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'The Simpsons' Writer Slams 'Nefarious' Internet Trolls For Spreading Hoax That Claims The Show Predicted Coronavirus

'The Simpsons' Writer Slams 'Nefarious' Internet Trolls For Spreading Hoax That Claims The Show Predicted Coronavirus
ABC 10 News/Youtube

Internet trolls are an efficient bunch, combing the interwebs for any ammunition available: high school yearbook photos, forgotten sitcom episodes, split second verbal slips from politicians.

The coronavirus is hardly insulated from the troll mission statement.

In fact, it is prime fodder. The latest vessel of troll efforts?

The Simpsons

A Simpsons episode, which originally aired back in 1993, featured a plot that, for internet rascals, is applicable enough to the current global pandemic to kick some fear-mongering and hate around.

In the episode a worker in a Japanese manufacturing plant coughs into a package, that package makes its way to Homer Simpson across the globe, and the "Osaka Flu," as it's called, runs rampant around Springfield and beyond.

When a few people came across that episode, they threw a meme together featuring stills from the episode, and superimposed "coronavirus" across the cartoon-style banner featured in a news broadcast scene.

To complicate things even more, that new broadcast image is in fact from a different episode altogether, solidifying the meme as multilayered poppycock.

Those memes have since been removed from Facebook and Twitter.

Of course, before they were deleted, everyone went completely bonkers and thought the creators of The Simpsons predicted the entire thing.

Some news outlets even picked up the story.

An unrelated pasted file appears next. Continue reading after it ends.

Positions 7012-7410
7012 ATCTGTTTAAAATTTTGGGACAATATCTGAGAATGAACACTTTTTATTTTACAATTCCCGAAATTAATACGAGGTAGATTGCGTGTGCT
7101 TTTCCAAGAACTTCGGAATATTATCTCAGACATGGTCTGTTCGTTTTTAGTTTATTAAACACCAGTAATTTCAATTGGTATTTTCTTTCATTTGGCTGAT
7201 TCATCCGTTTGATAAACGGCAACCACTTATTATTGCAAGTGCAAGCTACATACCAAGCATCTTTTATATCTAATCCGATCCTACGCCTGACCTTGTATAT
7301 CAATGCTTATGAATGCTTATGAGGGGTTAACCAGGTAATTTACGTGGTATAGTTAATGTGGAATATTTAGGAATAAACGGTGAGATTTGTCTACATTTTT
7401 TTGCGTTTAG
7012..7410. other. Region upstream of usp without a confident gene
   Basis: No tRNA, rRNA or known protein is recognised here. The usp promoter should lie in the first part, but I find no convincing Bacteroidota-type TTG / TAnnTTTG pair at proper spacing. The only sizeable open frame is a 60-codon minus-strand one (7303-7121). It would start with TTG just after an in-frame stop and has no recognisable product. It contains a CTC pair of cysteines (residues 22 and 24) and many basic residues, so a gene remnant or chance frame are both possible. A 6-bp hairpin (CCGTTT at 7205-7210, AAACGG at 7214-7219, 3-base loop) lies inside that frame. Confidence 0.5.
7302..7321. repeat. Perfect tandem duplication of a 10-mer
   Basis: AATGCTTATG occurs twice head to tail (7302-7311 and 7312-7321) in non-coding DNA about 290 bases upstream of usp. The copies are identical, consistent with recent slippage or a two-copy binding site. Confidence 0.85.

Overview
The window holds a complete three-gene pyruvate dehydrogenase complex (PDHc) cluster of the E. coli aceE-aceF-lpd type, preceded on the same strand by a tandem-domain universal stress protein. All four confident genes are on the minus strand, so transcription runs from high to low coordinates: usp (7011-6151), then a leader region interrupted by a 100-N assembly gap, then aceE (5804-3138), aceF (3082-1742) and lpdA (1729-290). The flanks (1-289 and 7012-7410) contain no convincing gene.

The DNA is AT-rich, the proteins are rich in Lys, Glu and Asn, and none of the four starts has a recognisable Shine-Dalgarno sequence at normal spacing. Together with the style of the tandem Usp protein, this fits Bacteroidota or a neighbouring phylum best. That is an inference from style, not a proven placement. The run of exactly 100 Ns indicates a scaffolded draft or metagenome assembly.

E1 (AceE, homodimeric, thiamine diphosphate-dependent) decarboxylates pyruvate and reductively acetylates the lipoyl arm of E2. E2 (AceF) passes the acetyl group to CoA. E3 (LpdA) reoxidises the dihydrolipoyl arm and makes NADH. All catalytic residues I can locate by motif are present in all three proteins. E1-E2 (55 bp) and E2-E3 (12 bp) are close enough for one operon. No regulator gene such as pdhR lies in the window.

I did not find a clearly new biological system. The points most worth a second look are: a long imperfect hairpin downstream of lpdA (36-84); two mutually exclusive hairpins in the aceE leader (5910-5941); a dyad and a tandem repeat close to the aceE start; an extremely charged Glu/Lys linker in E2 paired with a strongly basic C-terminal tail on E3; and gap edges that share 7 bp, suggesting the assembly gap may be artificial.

The Simpsons predicted the coronavirus outbreak?

But the co-writer of that episode, Bill Oakley, is not even close to laughing.

During an interview with The Hollywood Reporter, Oakley laid into the trolls.

"It was just supposed to be a quick joke about how the flu got here. It was meant to be absurd that someone could cough into a box and the virus would survive for six to eight weeks in the box."
"It is cartoonish. We intentionally made it cartoonish because we wanted it to be silly and not scary, and not carry any of these bad associations along with it, which is why the virus itself was acting like a cartoon character and behaving in extremely unrealistic ways."

In that same interview, Oakley spoke specifically about how many of the comments surrounding those memes emphasized the racist conclusion that Asian people ought to be disproportionately blamed for the global coronavirus crisis.

"I don't like it being used for nefarious purposes. The idea that anyone misappropriates it to make coronavirus seem like an Asian plot is terrible. In terms of trying to place blame on Asia — I think that is gross."

The book The Simpsons Family History is available here.